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What are the in-frame door differences?

 

So, you’ve looked through all the door styles and you have decided you quite like the look of the inframe door styles. The following article will show you the differences between the door styles and explain what an inframe door actually is.

What is an inframe door?

A standard kitchen door range in technical terms can be described as a lay-on kitchen door. Another style of kitchen is Inframe or Face Frame, this is where a frame is attached to the front of a kitchen cabinet to hide the front edges of it.

The doors and drawer fronts then sit and open within the frames and the kitchen cabinets are fitted with special hinges and drawer fronts to suit.

Inframe is a feature of traditional cabinetry that has become extremely popular again in recent years. At DIY Kitchens we offer 2 different styles of inframe kitchen doors. We do offer our exclusive Innova Harewood style in 11 standard finishes & also bespoke painted to any colour of your choice.

Please note: Inframe units are constructed a little differently but all our inframe kitchen ranges do have soft close fitted as standard on the mechanisms.

What material are inframe doors made from?

All our styles of inframe doors are made from Oak or solid timber. These door styles with their differences are shown below.

Harewood

A shaker style 5 piece inframe door with a flat centre panel and v grooves along the joints with 20mm thick doors.

Available in a Oak, a choice of 13 standard colours or bespoke painted to any colour you choose.

The frame around the doors and drawers is 36mm wide and the rail around the centre panel of the door is 75mm wide.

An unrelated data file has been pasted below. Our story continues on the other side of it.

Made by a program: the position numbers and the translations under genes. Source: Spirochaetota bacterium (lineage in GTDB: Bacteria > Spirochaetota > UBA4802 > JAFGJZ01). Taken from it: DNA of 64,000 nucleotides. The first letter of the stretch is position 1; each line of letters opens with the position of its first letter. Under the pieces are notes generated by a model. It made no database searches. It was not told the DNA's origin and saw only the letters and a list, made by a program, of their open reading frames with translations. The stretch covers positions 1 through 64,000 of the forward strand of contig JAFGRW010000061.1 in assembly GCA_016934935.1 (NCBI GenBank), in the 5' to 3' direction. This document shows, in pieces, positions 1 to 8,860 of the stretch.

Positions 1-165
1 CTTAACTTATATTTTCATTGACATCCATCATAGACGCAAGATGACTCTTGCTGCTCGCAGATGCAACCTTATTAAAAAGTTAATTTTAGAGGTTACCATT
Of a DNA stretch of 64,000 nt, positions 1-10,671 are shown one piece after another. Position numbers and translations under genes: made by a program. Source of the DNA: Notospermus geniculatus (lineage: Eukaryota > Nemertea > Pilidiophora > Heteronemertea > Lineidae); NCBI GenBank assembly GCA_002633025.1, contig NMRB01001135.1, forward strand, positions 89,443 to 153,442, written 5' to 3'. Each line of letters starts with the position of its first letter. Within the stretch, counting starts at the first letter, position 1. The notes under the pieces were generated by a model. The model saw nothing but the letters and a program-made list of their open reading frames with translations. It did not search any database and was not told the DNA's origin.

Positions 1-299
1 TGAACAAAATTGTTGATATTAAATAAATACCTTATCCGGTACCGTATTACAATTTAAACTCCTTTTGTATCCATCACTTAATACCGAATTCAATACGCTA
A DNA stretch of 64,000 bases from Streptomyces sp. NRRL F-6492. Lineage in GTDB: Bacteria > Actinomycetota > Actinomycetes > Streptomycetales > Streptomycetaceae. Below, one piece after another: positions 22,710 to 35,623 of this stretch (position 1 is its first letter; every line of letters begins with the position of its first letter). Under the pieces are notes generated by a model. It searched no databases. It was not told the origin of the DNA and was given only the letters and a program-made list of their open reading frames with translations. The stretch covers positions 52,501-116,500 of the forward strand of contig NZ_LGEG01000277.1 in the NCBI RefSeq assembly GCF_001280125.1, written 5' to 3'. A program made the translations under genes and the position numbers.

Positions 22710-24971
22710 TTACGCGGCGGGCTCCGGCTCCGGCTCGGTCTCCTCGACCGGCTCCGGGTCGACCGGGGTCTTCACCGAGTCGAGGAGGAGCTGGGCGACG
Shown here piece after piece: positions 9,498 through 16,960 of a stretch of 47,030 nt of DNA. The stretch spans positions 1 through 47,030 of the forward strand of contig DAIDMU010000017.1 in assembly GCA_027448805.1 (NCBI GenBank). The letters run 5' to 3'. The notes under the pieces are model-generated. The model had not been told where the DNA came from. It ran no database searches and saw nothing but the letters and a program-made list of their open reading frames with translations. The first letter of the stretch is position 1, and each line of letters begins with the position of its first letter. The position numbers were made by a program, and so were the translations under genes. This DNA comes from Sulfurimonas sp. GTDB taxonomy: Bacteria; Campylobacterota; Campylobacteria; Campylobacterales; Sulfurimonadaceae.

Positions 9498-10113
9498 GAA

Harewood inframe kitchen door

Helmsley

A shaker style 5 piece inframe door with a flat centre panel and 20mm thick doors.

There is also cockbeading on the inside edge of the frame.

Available in a Oak, a choice of 13 standard colours or bespoke painted to any colour you choose.

The frame around the doors and drawers is 36mm wide and the rail around the centre panel of the door is 75mm wide.

 Helmsley inframe kitchen door

Downloadable Guide

Below you will find a downloadable PDF, which gives you all this information visually, in 1 handy guide. Click the image to download it.

Inframe kitchen doors differences

 

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6 thoughts on “What are the in-frame door differences?”
  • Cat says:

    Hi

    Would it ever be possible to mix inframe cupboard doors, with frameless drawers?

    I love the look of the Helmsley but don’t like the idea of losing so much drawer space, so was considering the Norton drawers.

    Thanks

     
    January 12, 2021 at 8:21 am
    • Diy Kitchens says:

      Hi, it’s not possible to mix styles in the same unit. You could use different units together, but inframe and shaker doors do look a lot different, because of the frame and they may not look that great, side by side.

       
      January 12, 2021 at 10:26 am
  • Meera says:

    Hello, what is the width of the ‘frame’ of the Harewood units please?

     
    June 1, 2020 at 9:16 am
    • Diy Kitchens says:

      Hi Meera, the frame is 36mm wide.

       
      June 3, 2020 at 7:43 pm
  • Richard says:

    Hi, I cannot for the life of me see the difference between your Ayton and Tockwith doors. The descriptions are identical and any visual differences are very difficult to see from the pictures provided. Can you help?

     
    December 29, 2018 at 4:45 pm
    • Diy Kitchens says:

      Hi Richard, here is an Ayton Kitchen. The differences are in the centre panel. The centre panel on the Ayton door is a little more ornate. Ayton Kitchen

      Here is a Tockwith kitchen
      Tockwith Kitchen

       
      January 4, 2019 at 11:01 am
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